How to Calculate Adult Dog Weight During Puppyhood

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That cute little puppy you just adopted could become a fairly large dog when he reaches adulthood. Calculating the eventual weight of your adult dog during puppyhood is as simple as looking at the size of his paws, checking out the size of his parents, and seeing if any loose skin is hanging around to help him grow into his suit of fur. There are a number of size calculation methods depending on the dog's breed or breed mix.

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That cute little puppy you just adopted could become a fairly large dog when he reaches adulthood.
Image Credit: Chris Amaral/Digital Vision/Getty Images

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Characteristics that indicate future size

Looking at the size of both parents can generally tell you a lot about how much your puppy will weigh when she reaches adulthood. For instance, two 25-pound dogs will probably produce similarly sized offspring. A large-breed dog paired with a smaller breed could end up with either size or something in between. The mother dog's size usually but not always takes precedence over the father's in the case of mixed breeds.

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Loose skin is a great indicator of the eventual size of your puppy. A loosely fitting furry "suit" means she has a lot of growing to complete, and that indicates a big pooch. Paws are another obvious indicator of the future size of your canine companion. The bigger the paws, the bigger the dog. Have you ever heard someone say, "Look at the size of those paws! She's going to be big!"? The person who says that is almost always correct.

Using breed standards

For purebred dogs, it is easier to calculate adult dog weight. A breed standard can almost always determine the eventual size of a specific-breed puppy. Of course, not every dog fits the specifications perfectly, but you can more or less get an accurate assessment from breed standards.

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A purebred dog is the offspring of two dogs of the same breed that mate together and produce their own kind. The breeding of purebred canines creates a predictable outcome. Each pure breed is placed into a distinct category reflecting the type of dogs in that grouping. For example, herding dogs are in the herding group. They require ample activity and are used to move livestock.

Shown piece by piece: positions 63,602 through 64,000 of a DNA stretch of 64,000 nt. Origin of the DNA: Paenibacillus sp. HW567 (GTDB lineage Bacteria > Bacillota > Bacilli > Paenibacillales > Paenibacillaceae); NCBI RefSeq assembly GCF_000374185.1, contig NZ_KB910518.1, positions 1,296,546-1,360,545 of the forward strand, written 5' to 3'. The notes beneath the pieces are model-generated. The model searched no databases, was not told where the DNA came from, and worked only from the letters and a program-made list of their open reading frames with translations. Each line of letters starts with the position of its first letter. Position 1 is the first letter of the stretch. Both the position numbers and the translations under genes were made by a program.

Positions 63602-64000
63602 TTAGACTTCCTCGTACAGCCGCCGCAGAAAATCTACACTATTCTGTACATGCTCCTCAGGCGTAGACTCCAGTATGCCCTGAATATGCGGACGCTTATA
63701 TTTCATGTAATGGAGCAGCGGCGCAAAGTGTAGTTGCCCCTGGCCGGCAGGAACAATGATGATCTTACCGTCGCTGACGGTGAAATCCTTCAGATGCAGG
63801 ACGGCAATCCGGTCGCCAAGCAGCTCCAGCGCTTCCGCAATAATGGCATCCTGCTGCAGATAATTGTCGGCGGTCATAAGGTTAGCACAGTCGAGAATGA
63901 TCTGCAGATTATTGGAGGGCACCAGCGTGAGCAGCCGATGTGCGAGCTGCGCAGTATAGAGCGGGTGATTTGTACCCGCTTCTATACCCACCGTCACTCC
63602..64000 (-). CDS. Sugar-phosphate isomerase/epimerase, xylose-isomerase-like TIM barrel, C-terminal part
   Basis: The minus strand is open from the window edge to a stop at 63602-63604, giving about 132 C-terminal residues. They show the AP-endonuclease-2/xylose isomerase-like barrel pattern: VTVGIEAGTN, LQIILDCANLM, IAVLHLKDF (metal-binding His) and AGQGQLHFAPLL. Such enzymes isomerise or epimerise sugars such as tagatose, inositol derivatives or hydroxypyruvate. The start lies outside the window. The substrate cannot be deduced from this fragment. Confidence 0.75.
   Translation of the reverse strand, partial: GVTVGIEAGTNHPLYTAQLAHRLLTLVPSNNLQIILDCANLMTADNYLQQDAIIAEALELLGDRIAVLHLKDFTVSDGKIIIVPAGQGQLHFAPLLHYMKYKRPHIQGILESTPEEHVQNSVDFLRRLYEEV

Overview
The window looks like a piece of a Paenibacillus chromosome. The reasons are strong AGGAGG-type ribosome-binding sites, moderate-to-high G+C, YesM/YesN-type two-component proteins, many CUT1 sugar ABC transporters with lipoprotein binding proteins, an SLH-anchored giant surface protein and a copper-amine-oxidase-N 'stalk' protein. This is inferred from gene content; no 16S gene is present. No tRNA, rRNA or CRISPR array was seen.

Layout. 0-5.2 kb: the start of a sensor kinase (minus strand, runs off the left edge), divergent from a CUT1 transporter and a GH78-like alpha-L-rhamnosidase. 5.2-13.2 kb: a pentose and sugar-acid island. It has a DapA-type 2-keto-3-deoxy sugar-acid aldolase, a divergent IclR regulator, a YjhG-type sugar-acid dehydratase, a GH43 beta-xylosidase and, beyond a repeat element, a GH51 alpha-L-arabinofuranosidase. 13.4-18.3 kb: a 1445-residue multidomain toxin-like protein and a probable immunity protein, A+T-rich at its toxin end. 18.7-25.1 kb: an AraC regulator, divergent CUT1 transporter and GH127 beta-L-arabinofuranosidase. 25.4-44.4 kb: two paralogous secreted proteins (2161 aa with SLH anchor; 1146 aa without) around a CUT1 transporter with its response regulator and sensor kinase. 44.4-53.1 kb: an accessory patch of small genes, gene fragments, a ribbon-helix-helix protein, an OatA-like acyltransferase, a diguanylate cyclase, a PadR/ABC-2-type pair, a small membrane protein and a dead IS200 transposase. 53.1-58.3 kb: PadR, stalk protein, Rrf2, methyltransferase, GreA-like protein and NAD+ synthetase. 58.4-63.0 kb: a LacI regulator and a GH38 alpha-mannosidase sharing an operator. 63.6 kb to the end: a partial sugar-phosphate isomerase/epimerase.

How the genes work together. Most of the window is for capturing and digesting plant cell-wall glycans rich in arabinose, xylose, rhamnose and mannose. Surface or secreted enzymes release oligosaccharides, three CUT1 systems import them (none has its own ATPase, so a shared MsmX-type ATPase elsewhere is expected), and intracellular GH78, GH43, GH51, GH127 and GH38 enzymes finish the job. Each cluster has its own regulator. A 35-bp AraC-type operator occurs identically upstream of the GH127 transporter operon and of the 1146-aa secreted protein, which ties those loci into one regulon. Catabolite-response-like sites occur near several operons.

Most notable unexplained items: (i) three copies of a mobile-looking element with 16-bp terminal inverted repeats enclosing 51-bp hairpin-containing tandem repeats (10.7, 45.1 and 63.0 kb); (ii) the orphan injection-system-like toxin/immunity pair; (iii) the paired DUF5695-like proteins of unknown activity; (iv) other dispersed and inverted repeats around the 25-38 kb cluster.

Puppy weight calculator

Believe it or not, someone has invented an online puppy weight calculator. Just plug in your puppy's age (in weeks) and his current weight and with just one click, you can see your dog's estimated adult weight. The calculator even shows some interesting remarks about the dog's size, and you can send the results to yourself or a friend.

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Two 25-pound dogs will probably produce similarly sized offspring.
Image Credit: Yih Chang Chew / EyeEm/EyeEm/GettyImages

Another online puppy size calculator goes by breed, date of birth, current weight, and gender. There's even a selection for mutts. This puppy size calculator is a little more laborious to use if you have a mixed-breed dog, and you may have to sign up for an account to view the results. Beware that some of the online puppy weight calculators may be very inaccurate.

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Measuring puppy weight gain

How much weight should a puppy gain per month? The simplest measure is that a puppy should gain 10 to 15 percent of her birth weight per day. Smaller breeds should be expected to gain around 5 ounces each week. Larger breeds can gain about 2.5 pounds weekly. Giant pup breeds may gain 3 to 5 pounds per week.

A puppy should gain 10 to 15 percent of her birth weight per day.
Image Credit: Miguel Gonzalez Jr / EyeEm/EyeEm/GettyImages

Of course, these are estimated weight recommendations, and it's not an exact science. Each individual dog is going to be unique and different. Even littermates will end up being different sizes and weights in adulthood. Diet, health issues, exercise, and genetics all affect growth.

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